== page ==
Manslaughter – there are two categories of manslaughter. One is involuntary manslaughter, which is when an accident occurs, and someone dies. This could be due to negligent activity such as driving while intoxicated. The other is voluntary manslaughter. This felony occurs when someone is killed after an argument.

Murder – there are two categories of murder. One is first-degree murder, which means there was intent to kill and premeditation. The other is second-degree murder which means that a murder occurred during another crime, like when someone is killed during a break-in.

Arson – this is when someone sets fire to a property or building for some illegal reason, such as an insurance claim. Setting a fire in the wild is also considered arson.

Fraud – the most severe type of fraud there is, is felony fraud. Felony fraud happens when there is a large sum of money or a government agency involved.

What Dictates the Sentencing of a Felony?

There are many factors that go into the sentencing for the conviction of a felony. In some cases, the judge may give a lesser sentence for a first time offender, and the crime was not violent. On the opposite side of that, a judge may be more likely to impose a stricter sentence for a repeat offender to there was deadly harm committed during the felony. In addition, it is possible that a person charged with a felony may be able to present a defense that can get their sentence reduced. For example, if someone is charged with felony assault, if the victim participated in the act and it can be proven, the sentence may be able to be reduced.

Depending on the state in which the felony occurred, that can impact the sentencing that the person receives. Each state may have its own factors that dictate the sentence associated with the charge. In addition to criminal charges, the person can face civil charges. That could increase the amount of fines that must be paid. If the victim is injured, the accused may have to pay for lost wages, medical bills, pain, and suffering.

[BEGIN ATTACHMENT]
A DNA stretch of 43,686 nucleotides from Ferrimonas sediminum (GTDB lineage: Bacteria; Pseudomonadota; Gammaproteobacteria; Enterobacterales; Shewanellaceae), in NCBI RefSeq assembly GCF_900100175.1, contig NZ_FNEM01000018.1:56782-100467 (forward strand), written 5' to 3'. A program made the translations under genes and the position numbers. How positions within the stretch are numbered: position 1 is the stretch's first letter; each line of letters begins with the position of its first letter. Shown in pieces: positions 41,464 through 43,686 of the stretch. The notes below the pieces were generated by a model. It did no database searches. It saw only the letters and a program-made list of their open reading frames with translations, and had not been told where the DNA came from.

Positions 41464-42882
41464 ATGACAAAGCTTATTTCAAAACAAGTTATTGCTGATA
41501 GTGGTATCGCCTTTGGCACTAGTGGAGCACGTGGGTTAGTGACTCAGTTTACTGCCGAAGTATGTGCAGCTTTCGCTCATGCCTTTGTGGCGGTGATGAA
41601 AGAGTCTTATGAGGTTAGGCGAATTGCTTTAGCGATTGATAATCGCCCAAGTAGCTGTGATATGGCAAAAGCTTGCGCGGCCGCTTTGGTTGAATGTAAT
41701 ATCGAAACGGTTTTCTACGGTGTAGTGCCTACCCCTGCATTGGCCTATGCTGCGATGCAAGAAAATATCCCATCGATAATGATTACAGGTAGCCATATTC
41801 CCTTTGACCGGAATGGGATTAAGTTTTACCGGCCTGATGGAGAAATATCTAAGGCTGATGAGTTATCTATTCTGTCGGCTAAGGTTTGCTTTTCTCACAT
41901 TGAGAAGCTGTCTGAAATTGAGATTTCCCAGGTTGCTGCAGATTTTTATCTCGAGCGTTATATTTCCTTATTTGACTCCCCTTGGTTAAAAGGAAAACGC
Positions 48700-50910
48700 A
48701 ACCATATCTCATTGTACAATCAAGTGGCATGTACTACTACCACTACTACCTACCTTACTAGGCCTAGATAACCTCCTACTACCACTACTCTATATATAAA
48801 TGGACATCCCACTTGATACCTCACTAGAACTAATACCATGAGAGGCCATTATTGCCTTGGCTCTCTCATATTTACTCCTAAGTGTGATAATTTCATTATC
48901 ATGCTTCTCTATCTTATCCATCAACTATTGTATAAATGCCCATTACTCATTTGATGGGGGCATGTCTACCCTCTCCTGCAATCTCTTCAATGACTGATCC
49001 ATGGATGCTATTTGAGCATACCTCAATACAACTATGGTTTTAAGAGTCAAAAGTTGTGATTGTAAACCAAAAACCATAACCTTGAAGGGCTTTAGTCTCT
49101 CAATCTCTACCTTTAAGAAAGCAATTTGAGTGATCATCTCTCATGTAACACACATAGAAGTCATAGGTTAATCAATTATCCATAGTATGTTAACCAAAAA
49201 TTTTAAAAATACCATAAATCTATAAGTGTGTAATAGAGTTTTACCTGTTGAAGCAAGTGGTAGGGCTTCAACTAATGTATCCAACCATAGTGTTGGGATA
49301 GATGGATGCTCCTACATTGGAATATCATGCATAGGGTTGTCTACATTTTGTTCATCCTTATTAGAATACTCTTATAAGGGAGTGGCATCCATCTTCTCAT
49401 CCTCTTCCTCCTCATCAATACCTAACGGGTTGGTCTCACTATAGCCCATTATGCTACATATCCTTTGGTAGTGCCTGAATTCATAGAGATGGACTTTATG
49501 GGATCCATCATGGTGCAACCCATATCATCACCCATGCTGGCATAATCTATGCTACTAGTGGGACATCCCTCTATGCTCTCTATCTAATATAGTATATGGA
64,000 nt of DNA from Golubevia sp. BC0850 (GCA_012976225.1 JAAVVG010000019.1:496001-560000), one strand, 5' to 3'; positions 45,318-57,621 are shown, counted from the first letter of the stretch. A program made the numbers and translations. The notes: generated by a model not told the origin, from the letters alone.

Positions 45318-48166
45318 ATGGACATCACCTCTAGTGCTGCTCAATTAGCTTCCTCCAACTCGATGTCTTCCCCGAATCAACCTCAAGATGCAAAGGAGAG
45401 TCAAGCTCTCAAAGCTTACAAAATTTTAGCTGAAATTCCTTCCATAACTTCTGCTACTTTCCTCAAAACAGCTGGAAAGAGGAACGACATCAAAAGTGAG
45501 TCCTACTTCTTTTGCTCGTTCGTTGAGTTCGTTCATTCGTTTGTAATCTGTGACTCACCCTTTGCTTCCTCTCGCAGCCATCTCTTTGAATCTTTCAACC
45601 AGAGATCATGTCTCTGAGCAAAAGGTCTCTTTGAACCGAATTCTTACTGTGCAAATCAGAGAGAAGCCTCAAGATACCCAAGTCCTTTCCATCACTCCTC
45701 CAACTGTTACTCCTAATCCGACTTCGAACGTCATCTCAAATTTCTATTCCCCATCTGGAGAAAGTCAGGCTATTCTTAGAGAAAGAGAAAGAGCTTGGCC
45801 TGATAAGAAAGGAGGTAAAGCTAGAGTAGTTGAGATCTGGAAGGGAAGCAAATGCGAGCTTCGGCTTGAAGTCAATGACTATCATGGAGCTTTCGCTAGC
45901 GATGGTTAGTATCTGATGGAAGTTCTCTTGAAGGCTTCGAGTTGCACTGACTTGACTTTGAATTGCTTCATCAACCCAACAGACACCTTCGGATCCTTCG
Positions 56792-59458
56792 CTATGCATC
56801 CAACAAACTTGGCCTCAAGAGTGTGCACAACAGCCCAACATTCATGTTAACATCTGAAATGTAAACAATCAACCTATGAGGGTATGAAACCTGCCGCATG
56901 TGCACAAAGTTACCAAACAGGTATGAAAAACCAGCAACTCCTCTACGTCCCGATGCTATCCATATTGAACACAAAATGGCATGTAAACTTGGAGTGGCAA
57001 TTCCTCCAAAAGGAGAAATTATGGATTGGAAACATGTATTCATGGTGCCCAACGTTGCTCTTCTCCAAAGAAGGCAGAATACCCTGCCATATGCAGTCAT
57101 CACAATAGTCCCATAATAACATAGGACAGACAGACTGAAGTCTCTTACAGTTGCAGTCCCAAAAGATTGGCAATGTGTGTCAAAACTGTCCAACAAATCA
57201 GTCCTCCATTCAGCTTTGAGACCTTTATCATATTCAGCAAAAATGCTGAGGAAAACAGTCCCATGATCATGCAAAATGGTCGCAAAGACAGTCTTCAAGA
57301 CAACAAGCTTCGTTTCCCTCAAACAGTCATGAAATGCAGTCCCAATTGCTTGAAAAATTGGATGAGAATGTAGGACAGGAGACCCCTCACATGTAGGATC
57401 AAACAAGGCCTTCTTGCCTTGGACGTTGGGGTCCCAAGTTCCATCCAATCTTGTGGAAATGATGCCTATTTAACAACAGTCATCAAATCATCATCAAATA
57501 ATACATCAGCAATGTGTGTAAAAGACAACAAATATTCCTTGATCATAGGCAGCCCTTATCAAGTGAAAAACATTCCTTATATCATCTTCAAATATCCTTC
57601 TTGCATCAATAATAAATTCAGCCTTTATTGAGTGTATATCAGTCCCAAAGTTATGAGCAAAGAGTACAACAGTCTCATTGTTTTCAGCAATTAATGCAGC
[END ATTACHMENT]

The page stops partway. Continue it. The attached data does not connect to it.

Do I Need an Attorney?

If you are facing any type of felony charges, you should consider contacting an attorney for assistance. A criminal defense attorney understands the laws and rules in the state in which you live. That attorney is able to explain the charges and the consequences if you are convicted. An attorney can help you determine what steps you should take next. When you go to court, you need to file documents and prepare your case. Your attorney can help you and provide representation in court. You may have a higher chance of being convicted if you do not have an attorney. The attorney may be able to get your sentence reduced.

Marc D. Wolfe

Marc Wolfe has been representing clients in criminal matters in Woodridge, Chicago, and across the state of Illinois for over 30 years now. Marc has tried well over 300 cases to verdict and represents those who face prosecution or investigation for a wide range of federal and state criminal offenses, including murder, embezzlement, white collar crimes, drugs and sexual abuse.

Comments 1

  1. Tiff Gregers says:

    Thank you for discussing what a felony is and the details about jail time. I am being taken to court for something I didn’t do this month. I will find a great criminal defense lawyer to help me nearby.